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The DMZ in Korea: from tragedy to conservation to bottled water

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I had written a blog postover a year ago about the DMZ between North and South Korea as a nature preserve due to it’s lack of human contact for 60 years. The small strip of land between the two countries is so heavily fortified and mined that humans cannot pass through. Hence, for 60 years this stretch of land has not known human encroachment. Environmentally, this is wonderful as it has turned into a sancturary for some rare speciess of plants and animals. 

Historically and culturally, the DMZ acts like the Berlin Wall did for Germans during their separation: a reminder, however fleeting, of their divisions as people and as a country. Traditionally that reminder has been (and mostly still is) painful. Something so prominent in a cultural memory is almost always reclaimed for something else. It has to be transformed from its negative association; our collective unconscious demands a transformation from such overwhelming negativity to something more positive. Or at least nuanced. 

In a bizarre (but logical) appropriation of a negative historical symbol of a very costly war, I am now seeing products in Seoul being labeled as pure, fresh, & natural as the DMZ. Hence this picture of DMZ bottled water. Complete with a barbed wire fence in the label (look closely). The DMZ as symbol of division remains so; now, however, it is tempered with another symbol that might seemingly run askew from the first. The DMZ as wellspring of all things natural. Creative? Yes. Playful? Sure. Disingenous? No.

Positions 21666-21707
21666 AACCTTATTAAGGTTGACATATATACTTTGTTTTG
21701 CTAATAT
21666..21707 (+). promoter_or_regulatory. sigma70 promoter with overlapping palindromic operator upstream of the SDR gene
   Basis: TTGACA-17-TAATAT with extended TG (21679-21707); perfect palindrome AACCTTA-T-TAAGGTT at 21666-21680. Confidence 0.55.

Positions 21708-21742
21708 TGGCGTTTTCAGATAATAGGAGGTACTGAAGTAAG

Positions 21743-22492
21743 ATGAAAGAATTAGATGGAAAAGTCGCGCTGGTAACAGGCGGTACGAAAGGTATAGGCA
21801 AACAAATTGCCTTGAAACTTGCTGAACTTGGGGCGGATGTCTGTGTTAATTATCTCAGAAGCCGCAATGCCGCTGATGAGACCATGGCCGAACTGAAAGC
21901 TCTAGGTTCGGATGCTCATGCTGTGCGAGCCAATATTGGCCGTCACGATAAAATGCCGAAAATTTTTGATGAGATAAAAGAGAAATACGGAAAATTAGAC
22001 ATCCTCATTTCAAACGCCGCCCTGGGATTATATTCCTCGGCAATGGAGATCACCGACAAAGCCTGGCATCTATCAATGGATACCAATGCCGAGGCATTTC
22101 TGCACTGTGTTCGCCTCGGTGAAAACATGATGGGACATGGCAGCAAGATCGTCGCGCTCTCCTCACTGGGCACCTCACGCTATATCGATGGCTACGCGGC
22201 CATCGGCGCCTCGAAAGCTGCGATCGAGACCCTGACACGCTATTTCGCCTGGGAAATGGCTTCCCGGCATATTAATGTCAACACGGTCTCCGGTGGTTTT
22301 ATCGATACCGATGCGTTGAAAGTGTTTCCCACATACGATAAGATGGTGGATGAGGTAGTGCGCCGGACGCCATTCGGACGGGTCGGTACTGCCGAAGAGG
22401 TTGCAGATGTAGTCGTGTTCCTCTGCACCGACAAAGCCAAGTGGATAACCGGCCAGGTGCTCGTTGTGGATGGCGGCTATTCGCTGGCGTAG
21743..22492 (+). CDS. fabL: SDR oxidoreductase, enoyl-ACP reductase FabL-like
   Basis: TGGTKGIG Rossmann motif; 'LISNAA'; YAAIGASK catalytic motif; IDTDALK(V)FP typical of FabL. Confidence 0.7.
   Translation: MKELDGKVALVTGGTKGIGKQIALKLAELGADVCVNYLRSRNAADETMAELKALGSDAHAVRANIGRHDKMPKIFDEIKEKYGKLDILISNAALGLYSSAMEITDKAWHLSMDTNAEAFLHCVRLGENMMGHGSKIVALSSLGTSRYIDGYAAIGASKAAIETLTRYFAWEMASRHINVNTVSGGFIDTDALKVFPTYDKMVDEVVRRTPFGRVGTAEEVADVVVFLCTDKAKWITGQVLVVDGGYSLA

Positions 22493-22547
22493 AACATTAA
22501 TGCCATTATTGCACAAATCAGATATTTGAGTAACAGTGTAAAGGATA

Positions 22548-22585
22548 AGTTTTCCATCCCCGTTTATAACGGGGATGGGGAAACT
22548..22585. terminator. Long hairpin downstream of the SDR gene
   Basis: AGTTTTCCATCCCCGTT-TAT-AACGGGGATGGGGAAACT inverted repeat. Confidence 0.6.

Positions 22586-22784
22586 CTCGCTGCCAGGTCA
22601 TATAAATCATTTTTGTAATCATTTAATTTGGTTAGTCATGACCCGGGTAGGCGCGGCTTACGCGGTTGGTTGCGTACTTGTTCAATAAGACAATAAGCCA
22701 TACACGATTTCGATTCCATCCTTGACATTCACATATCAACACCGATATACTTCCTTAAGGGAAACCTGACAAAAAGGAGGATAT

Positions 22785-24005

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About Author

My name is Michael Sean Gallagher. I am a Lecturer in Digital Education at the Centre for Research in Digital Education at the University of Edinburgh. I am Co-Founder and Director of Panoply Digital, a consultancy dedicated to ICT and mobile for development (M4D); we have worked with USAID, GSMA, UN Habitat, Cambridge University and more on education and development projects. I was a researcher on the Near Futures Teaching project, a project that explores how teaching at The University of Edinburgh unfold over the coming decades, as technology, social trends, patterns of mobility, new methods and new media continue to shift what it means to be at university. Previously, I was the Research Associate on the NERC, ESRC, and AHRC Global Challenges Research Fund sponsored GCRF Research for Emergency Aftershock Forecasting (REAR) project. I was an Assistant Professor at Hankuk University of Foreign Studies (한국외국어대학교) in Seoul, Korea. I have also completed a doctorate at University College London (formerly the independent Institute of Education, University of London) on mobile learning in the humanities in Korea.

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